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Criminal Justice

UPDATE: Bexar County Receives $3.4 Million To Improve Defending The Poor

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Ryan Loyd | Texas Public Radio
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Bexar County Courthouse

In recent years Bexar County has increased funding for indigent defense, or public funding, for defending poor residents charged with a crime.

This story was originally published on June 2, and updated on June 18.

The Texas Indigent Defense Commission has awarded a 4-year, $3.4 million grant to radically reshape how the poor are represented in Bexar County courtrooms. The award was confirmed Thursday.

Eight out of 10 people arrested in Bexar county are so poor they can access indigent defense, according to the county administrative judge. That defense can be a public defender — but most often it is a court-appointed, private attorney.

Those private attorneys are appointed by elected judges who they are at times campaign donors for.

“We are removing the politicization of the justice system from judges hands, and placing (appointments, qualifying and pay) under an independent organization,” said Ron Rangel, 379th district court judge and administrative judge for Bexar County.

With the money and nearly identical matching total funds from the county they will create a Managed Assigned Counsel (MAC) system that creates a separate board and executive director that would qualify attorneys, approve, pay and also increase resources.

Bexar ranks last of the top five largest counties in pay per indigent case, according to Rangel. A 2020 study from Texas A&M showed that 40%of indigent clients didn’t meet with their attorney prior to the first hearing. It also showed that expert witnesses and investigators were underfunded and underutilized by indigent defense attorneys. The study showed gaps in data collection as well.

With the grant, the county will collect more data throughout the indigent system as well as hire a data analyst. The program includes money for expert witnesses, administrative assistants, training, resource attorneys and social workers who can help with issues external to the courtroom, but have big impacts on what happens at trial,. This could include connecting the accused with housing and mental health assistance.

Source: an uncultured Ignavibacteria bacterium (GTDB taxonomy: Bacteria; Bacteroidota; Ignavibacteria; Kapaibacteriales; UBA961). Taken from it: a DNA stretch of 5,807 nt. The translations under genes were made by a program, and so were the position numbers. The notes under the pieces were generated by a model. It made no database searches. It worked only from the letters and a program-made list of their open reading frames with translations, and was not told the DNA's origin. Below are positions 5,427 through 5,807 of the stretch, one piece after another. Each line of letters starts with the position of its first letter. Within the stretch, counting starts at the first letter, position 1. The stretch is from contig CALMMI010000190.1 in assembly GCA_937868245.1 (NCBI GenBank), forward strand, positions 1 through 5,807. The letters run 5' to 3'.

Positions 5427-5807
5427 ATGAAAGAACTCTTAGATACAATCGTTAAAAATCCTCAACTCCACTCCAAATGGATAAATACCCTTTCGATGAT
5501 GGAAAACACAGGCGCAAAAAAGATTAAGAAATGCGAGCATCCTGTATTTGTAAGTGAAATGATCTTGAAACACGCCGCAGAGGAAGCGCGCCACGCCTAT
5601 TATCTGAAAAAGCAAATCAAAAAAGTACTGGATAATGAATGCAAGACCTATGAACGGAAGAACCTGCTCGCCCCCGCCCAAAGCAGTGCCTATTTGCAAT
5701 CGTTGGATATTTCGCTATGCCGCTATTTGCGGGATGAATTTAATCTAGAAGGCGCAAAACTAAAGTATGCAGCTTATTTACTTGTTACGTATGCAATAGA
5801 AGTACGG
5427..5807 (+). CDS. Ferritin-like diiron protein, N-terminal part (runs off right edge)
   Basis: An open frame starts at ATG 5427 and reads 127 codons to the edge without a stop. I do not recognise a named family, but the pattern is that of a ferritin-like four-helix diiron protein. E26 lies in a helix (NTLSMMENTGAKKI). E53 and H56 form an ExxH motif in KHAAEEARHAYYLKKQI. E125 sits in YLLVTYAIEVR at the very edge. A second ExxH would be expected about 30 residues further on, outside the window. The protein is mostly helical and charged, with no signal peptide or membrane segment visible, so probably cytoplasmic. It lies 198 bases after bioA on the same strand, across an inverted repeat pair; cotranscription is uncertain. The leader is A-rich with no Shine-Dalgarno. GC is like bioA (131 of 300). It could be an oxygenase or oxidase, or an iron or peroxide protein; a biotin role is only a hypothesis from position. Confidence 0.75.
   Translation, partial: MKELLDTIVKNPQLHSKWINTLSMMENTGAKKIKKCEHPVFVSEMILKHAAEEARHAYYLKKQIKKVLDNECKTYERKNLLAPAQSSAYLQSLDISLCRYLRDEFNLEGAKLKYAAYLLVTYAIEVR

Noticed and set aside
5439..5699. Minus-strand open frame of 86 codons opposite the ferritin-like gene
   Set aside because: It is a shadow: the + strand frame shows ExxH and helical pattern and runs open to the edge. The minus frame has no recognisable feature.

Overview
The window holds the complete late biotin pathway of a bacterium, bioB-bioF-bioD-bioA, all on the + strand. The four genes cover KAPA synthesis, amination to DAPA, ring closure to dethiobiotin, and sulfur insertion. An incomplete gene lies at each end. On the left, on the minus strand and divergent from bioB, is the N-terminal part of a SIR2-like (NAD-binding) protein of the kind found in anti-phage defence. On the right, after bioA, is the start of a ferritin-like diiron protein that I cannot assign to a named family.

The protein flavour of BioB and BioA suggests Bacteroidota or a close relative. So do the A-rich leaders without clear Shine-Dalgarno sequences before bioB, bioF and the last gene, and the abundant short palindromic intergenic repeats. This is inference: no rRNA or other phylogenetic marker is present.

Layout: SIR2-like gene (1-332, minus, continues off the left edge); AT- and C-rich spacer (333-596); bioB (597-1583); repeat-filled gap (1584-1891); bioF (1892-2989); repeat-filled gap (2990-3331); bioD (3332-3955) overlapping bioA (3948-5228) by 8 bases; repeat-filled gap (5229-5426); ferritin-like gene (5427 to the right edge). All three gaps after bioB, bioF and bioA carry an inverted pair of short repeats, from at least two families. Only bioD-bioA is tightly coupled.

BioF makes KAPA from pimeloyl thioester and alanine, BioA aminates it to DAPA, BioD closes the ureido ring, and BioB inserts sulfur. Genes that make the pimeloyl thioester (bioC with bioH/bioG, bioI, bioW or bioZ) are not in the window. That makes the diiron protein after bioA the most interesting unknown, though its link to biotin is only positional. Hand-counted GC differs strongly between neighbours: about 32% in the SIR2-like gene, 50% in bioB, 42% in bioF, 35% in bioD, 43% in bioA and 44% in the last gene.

The extra resources mean that defense attorneys aren’t having to start from scratch each case, that they have mentors and assistance to give indigent defense lawyers a community of expertise.

“To make it a community, to make it a group of individuals working together for a common goal, representing individuals to the best of their ability under the constitutional rights that they're supposed to put forward, I think is a panacea. I think that's the key to everything,” said Rangel.

The plan is supported by the San Antonio Bar association and the San Antonio Criminal Defense Lawyers Association. Chief Public Defender Michael Young said it complemented his office and the data collection would help Commissioners Court accurately compare the two efforts to defend the most needy.

“I think the problem I've had and then what's been frustrating for me is that it's like playing basketball. And we have to keep score, but the other side doesn't,“ he said.

Commissioners have praised Rangel for his continued work, pushing several reforms over the past five years.

“You have ushered in the most heroic criminal justice reform, looking at that bullet of things that have happened in the last couple of years since, frankly, the 1968 Civil Rights Act here in Bexar County,“ said Commissioner Tommy Calvert.

Commissioner Trish DeBerry was more skeptical voicing support but asking for accountability

“It's not enough for us to appropriate the money, you got to come back to us and let us know how are you moving the needle,” she said.

Rangel and other advocates have said they believe the reforms will lead to lower costs in a variety of ways including less people in the county’s jail.

“I think the takeaway is that, there's a chance at least we can improve quality and accountability and transparency,” said Geoff Burkhart, executive director of the Texas Indigent Defense Commission.

The grant would fund the program 80% in the first year and decline through year four.

Rangel said he has already made administrative changes to improve areas identified in Texas A&M’s study, but the grant will make wholesale change possible.

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